In May 2012, the Federal Trade Commission, the Department of Justice, and the Consumer Financial Protection Bureau intervened and filed a memorandum in support of the constitutionality of the Fair Credit Reporting Act (FCRA). The issue arose in Shamara King v. General Information Services, Inc. when the defendant, General Information Services (GIS), moved to dismiss the case; claiming that the FCRA was unconstitutional based upon the recent Supreme Court ruling in Sorrell v. IMS Health, Inc., 131 S. Ct. 2653 (2011). As the dissent in Sorrell noted, the ruling would potentially open a Pandora’s Box of First Amendment challenges pertaining to the disclosure of public information. The issue of disclosing public information is the very issue at the heart of a class action lawsuit which was filed in the U.S. District Court for the Eastern District of Pennsylvania against the credit reporting agency, GIS.
Macpherson v. JP Morgan Chase Bank, NA
Consumer alleged that Chase provided false information about his finances to Equifax, a consumer credit reporting agency. Chase removed the case to federal court and moved for dismissal under Fed.R.Civ.Pro. 12(b)(6), on the grounds that the consumer's claims were preempted by the Fair Credit Reporting Act (FCRA), 15 U.S.C. 1681t(b)(1)(F). Consumer appealed from the district court's dismissal of his state common law tort claims. The Second Circuit affirmed the judgment of the district court and held that the FCRA preempted consumer's state law claims against Chase.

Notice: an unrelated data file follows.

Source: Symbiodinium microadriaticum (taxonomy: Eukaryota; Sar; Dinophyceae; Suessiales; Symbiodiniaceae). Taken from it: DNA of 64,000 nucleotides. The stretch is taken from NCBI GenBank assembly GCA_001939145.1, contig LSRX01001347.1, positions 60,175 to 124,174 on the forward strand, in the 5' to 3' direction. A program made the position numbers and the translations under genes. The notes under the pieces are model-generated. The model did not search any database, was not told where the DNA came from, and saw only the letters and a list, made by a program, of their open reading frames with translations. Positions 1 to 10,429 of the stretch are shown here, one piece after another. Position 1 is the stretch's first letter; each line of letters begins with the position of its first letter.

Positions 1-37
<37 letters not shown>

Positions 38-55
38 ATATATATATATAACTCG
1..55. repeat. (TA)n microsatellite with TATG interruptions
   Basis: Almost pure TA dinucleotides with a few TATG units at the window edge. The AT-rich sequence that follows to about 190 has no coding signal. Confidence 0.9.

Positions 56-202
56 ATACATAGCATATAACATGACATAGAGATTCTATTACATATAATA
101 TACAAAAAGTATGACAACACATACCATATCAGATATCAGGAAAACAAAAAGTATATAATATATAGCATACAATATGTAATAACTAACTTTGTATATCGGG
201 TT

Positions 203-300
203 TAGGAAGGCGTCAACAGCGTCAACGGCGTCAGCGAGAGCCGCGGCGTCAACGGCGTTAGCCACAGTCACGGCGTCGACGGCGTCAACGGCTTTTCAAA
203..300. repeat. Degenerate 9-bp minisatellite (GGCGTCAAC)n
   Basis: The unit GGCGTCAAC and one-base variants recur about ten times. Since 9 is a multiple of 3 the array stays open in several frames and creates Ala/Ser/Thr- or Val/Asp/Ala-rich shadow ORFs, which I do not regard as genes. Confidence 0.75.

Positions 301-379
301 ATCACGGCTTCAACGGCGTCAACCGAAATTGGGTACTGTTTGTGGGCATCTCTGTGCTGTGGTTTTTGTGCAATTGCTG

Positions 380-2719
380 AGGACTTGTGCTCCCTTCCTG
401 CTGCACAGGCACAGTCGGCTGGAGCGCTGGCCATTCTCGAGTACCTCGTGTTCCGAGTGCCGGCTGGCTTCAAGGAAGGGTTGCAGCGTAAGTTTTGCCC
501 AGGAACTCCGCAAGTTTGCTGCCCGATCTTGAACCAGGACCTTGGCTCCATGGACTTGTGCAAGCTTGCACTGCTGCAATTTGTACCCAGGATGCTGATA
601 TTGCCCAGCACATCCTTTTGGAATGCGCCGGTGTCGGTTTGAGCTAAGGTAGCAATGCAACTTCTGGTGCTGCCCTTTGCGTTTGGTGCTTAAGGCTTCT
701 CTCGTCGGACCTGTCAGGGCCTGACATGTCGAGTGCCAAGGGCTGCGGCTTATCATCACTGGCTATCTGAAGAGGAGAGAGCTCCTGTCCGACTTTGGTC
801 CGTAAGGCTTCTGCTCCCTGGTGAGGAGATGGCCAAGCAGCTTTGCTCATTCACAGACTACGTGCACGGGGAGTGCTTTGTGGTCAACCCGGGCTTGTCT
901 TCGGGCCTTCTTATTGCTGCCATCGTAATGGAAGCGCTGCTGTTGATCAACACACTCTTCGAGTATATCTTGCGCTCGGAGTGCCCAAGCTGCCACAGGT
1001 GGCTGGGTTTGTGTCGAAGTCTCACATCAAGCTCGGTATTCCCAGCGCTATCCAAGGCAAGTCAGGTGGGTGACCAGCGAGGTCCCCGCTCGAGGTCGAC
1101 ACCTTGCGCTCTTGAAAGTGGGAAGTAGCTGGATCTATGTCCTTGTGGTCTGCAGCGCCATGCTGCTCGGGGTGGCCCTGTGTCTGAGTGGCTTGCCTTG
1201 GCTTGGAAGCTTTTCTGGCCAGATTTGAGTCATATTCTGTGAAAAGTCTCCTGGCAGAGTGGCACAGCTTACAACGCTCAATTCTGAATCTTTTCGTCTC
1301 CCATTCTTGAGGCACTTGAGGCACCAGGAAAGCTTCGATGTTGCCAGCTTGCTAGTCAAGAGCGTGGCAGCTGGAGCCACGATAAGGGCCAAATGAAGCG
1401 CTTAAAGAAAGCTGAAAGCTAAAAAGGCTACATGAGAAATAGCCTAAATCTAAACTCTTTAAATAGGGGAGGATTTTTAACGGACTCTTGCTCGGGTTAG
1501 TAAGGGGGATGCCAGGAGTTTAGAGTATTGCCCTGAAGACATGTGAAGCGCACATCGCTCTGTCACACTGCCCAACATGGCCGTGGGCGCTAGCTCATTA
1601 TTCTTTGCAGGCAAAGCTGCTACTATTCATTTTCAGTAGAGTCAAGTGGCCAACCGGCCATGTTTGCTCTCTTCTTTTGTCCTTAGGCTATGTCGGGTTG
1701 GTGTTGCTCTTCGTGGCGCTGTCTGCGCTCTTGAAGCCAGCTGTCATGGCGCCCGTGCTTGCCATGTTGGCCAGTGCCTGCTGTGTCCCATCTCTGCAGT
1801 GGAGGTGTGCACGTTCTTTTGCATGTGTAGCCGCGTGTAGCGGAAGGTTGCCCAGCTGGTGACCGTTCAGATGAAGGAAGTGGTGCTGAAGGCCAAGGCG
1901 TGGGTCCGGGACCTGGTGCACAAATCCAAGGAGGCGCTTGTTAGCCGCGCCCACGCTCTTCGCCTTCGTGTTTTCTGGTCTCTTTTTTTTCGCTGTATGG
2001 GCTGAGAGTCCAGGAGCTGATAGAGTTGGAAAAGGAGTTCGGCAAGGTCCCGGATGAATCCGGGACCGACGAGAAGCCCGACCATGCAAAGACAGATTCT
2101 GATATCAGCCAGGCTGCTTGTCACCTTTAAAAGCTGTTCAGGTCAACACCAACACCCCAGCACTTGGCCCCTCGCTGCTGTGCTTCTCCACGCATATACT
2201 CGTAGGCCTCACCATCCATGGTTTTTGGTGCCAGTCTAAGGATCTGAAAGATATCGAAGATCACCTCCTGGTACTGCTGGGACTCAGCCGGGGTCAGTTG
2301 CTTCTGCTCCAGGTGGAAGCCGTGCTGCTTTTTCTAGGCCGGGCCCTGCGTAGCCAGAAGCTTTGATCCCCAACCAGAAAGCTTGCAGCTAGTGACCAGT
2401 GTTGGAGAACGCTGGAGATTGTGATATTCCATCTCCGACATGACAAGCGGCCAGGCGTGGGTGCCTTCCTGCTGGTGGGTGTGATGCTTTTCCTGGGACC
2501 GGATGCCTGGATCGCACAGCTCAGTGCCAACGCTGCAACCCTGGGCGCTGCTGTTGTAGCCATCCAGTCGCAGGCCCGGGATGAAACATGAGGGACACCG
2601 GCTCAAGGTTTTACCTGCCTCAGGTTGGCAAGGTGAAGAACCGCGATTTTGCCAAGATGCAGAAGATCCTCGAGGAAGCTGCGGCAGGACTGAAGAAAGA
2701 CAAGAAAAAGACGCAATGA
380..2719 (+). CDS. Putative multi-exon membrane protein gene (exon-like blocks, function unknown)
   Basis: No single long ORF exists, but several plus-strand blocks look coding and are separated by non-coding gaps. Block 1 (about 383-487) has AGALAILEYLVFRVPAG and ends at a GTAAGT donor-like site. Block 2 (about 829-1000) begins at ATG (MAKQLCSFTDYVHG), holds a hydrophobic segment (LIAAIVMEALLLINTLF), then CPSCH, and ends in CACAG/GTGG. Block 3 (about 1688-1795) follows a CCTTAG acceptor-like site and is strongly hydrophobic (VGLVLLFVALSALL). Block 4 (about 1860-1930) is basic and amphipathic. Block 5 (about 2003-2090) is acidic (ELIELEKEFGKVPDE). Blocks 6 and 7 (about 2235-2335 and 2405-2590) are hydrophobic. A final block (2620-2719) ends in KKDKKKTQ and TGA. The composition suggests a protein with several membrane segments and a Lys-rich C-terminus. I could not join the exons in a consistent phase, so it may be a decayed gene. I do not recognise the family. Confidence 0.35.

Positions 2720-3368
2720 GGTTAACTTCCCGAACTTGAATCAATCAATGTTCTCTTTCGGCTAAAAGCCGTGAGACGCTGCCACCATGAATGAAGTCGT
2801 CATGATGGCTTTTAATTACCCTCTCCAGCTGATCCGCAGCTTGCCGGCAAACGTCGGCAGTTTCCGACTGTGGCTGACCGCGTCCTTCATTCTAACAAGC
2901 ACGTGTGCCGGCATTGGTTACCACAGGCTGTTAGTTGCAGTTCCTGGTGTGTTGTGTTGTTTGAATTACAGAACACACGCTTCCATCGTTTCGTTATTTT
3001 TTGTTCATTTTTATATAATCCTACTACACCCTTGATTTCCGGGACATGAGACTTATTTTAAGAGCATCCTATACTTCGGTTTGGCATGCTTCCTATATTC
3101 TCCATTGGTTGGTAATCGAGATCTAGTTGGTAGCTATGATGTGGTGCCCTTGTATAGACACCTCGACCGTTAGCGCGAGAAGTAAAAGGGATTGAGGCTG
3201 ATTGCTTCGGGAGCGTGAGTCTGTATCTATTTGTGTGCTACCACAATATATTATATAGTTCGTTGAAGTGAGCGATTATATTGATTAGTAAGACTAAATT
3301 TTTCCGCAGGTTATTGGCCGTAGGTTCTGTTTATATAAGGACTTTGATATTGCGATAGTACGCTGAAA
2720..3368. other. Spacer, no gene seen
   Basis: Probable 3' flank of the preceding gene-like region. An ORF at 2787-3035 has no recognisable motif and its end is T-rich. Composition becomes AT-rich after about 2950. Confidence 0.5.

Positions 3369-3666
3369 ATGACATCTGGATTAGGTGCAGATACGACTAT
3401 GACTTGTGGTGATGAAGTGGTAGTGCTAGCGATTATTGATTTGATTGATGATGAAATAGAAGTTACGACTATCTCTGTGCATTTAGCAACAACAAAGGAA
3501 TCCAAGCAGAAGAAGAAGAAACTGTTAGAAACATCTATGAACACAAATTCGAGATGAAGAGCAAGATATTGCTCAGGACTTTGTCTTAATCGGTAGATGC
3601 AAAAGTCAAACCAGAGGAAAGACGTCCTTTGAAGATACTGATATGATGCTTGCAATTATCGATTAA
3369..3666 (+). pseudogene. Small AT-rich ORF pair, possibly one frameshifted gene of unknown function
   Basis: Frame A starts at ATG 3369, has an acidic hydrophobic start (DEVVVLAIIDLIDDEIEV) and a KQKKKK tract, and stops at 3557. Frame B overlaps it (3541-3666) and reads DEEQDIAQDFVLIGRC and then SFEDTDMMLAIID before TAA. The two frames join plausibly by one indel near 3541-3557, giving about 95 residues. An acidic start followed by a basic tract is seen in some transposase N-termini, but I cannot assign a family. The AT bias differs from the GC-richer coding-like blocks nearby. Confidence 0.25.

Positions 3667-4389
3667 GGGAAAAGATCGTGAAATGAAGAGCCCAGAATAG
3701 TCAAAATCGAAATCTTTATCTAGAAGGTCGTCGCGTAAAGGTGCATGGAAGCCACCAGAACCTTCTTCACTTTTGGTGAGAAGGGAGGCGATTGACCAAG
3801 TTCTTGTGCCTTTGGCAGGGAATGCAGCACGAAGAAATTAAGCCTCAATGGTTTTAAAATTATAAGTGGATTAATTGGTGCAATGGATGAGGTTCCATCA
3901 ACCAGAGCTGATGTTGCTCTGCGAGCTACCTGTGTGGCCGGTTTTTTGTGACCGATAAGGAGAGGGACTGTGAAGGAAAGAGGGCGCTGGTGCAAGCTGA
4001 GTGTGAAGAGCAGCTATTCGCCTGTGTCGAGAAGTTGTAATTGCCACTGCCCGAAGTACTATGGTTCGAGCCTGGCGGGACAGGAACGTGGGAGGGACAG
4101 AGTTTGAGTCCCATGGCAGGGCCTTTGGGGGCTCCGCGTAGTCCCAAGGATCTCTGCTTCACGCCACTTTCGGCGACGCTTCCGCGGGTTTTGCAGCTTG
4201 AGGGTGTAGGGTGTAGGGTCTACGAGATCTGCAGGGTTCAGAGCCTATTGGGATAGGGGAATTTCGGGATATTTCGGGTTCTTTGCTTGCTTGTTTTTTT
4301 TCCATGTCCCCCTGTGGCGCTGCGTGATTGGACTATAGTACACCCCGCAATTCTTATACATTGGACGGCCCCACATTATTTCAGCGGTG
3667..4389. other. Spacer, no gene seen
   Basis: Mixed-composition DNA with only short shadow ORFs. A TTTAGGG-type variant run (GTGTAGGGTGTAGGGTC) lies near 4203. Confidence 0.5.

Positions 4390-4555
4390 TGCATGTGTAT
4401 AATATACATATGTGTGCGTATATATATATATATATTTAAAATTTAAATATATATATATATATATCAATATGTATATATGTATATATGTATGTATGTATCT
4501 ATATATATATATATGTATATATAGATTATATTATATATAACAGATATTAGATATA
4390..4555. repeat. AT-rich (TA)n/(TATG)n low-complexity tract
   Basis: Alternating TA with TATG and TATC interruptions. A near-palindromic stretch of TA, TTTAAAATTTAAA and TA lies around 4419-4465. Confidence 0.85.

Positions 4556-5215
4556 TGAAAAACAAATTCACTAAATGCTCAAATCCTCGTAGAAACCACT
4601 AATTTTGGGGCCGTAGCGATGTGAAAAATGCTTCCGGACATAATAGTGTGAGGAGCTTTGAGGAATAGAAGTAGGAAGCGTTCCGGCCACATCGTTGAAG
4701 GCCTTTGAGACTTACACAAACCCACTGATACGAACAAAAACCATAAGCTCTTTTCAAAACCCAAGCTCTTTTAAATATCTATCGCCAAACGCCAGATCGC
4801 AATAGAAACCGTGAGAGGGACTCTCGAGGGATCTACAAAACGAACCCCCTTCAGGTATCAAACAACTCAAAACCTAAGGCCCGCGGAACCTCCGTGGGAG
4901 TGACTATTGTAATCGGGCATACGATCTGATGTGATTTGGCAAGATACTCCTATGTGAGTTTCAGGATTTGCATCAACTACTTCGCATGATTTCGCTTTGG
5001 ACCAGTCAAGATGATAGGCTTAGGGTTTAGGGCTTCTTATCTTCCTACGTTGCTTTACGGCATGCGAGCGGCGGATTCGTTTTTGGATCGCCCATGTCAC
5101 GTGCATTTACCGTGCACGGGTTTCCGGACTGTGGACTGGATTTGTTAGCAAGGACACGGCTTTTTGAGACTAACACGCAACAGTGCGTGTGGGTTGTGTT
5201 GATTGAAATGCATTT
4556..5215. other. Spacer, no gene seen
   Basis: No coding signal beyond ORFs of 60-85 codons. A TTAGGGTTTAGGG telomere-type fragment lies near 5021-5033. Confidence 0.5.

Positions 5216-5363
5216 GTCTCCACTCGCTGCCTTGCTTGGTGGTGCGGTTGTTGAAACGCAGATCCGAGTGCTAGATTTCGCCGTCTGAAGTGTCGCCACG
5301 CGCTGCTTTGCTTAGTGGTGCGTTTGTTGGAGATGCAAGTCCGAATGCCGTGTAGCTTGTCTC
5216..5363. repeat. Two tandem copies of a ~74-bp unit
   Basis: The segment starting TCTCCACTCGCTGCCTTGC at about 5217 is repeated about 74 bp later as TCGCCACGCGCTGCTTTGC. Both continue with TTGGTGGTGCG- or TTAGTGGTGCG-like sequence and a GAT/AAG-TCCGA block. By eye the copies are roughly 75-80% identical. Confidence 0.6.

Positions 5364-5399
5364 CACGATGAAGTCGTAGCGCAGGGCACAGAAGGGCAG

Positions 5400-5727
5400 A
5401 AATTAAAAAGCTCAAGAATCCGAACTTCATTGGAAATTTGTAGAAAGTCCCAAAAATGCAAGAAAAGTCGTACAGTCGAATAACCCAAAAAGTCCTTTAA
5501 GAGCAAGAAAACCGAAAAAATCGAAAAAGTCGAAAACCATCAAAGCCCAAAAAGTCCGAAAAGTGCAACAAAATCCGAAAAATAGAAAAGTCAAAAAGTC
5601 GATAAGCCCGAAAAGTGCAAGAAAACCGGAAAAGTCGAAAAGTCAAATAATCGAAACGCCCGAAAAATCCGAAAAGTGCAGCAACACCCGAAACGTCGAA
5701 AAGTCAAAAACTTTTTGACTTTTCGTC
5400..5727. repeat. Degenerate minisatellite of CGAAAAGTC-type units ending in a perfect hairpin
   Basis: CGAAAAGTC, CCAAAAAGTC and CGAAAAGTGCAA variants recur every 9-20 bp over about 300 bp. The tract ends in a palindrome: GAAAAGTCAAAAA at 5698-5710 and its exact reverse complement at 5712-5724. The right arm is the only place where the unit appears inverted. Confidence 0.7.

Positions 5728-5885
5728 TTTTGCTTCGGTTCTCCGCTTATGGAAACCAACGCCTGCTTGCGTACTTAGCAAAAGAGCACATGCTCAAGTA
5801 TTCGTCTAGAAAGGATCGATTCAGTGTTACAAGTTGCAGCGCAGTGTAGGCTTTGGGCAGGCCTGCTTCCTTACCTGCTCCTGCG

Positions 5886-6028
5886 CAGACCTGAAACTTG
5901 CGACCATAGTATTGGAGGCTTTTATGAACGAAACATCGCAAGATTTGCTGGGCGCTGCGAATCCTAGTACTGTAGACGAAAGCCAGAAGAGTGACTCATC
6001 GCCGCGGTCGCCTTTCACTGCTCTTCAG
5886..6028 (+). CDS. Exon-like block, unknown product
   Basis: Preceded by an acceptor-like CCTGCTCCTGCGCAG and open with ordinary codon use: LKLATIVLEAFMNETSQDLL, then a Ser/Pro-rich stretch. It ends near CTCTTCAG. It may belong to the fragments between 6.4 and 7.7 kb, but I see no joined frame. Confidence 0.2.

Angela Williams filed a lawsuit against Equifax alleging that her Equifax credit report included more than two dozen negative accounts which did not belong on her credit report. The negative accounts actually belonged to another consumer named Angelina Williams. In addition to sharing almost identical names, Angela and Angelina also shared another important similarity - their social security numbers were almost identical except that the last two digits were reversed. Angela sent numerous disputes to Equifax trying to correct its reporting over a period of more than a decade. From time to time, Equifax would remove some of the inaccurate accounts from her credit file but those accounts would later appear in other versions of her credit report. Often times, when Angela would request a copy of her credit report, Equifax would return only incomplete credit reports since Equifax's database had created many different credit files for Angela; sometimes those files were put together into one report and sometimes they were not. As a result of this inaccurate reporting, Angela alleged she was repeatedly denied credit. In November 2007, Angela's case made its way to a Florida jury who entered a verdict in her favor and against Equifax for $219,000 in actual damages and $2.7 million in punitive damages.